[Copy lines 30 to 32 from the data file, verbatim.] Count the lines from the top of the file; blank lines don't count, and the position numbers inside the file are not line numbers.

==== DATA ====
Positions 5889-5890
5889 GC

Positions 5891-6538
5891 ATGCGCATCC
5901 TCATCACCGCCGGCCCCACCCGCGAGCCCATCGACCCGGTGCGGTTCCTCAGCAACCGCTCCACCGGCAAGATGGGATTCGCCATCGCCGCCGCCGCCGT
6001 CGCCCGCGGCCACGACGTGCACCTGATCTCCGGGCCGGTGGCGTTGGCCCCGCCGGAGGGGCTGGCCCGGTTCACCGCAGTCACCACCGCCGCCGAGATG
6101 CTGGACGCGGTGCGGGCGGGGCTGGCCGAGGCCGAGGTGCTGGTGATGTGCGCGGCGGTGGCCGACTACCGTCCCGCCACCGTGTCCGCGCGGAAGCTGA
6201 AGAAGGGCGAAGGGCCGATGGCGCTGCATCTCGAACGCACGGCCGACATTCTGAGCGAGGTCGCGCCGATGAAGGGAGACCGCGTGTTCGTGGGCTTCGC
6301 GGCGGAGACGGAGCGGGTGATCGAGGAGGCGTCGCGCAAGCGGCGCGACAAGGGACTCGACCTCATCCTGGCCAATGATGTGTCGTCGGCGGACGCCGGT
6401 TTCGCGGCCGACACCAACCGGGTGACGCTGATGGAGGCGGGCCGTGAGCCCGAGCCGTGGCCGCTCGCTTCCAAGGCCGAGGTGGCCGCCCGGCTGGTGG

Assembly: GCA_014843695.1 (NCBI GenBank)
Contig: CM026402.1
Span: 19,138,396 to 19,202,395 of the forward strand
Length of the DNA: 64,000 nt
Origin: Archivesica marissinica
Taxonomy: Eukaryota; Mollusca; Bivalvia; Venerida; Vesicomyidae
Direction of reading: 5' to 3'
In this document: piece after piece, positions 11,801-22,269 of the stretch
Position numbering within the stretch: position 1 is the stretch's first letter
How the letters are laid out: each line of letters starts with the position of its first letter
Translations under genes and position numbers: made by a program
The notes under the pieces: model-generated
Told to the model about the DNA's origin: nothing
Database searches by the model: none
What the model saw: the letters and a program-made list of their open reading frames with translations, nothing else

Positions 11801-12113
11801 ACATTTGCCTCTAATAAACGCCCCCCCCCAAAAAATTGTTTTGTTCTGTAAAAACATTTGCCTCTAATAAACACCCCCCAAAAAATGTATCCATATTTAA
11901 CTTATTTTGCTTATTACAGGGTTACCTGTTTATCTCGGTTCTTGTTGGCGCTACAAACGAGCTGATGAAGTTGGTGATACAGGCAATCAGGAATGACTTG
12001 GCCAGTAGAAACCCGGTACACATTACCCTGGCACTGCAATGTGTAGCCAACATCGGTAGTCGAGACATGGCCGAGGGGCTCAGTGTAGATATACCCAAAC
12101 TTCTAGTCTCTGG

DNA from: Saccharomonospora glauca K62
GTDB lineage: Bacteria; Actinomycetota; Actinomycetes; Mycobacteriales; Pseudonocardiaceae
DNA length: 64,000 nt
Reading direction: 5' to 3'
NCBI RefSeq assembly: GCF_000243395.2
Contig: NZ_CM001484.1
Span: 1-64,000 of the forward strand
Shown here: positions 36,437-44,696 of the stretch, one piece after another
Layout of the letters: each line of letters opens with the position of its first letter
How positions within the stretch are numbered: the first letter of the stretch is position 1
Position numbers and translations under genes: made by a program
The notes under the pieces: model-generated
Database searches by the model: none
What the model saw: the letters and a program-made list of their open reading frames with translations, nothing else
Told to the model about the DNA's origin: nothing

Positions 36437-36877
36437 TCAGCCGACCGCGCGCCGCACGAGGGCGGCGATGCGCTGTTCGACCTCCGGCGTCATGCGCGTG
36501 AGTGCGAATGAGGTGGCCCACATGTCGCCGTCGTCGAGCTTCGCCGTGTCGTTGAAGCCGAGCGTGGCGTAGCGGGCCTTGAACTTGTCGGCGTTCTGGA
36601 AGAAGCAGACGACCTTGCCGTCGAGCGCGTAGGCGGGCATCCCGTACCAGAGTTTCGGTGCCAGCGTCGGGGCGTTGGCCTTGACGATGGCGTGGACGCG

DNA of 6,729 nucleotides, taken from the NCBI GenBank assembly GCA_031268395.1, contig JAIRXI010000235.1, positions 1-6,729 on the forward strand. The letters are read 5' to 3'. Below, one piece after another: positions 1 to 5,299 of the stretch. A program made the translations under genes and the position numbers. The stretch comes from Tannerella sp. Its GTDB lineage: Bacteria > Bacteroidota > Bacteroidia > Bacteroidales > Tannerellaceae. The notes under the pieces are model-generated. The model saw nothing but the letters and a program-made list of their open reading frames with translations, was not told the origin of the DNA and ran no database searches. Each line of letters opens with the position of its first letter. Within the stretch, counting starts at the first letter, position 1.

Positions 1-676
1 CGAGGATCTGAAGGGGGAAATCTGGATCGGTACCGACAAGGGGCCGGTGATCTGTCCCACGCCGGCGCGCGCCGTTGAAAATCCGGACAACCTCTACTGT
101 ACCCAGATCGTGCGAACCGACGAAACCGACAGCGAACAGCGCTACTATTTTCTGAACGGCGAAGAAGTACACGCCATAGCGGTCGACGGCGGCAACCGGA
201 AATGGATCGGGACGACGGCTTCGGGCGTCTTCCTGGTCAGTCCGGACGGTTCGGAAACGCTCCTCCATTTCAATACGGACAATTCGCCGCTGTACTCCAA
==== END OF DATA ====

12101 TTCTAGTCTCTGG

DNA from: Saccharomonospora glauca K62
GTDB lineage: Bacteria; Actinomycetota; Actinomycetes; Mycobacteriales; Pseudonocardiaceae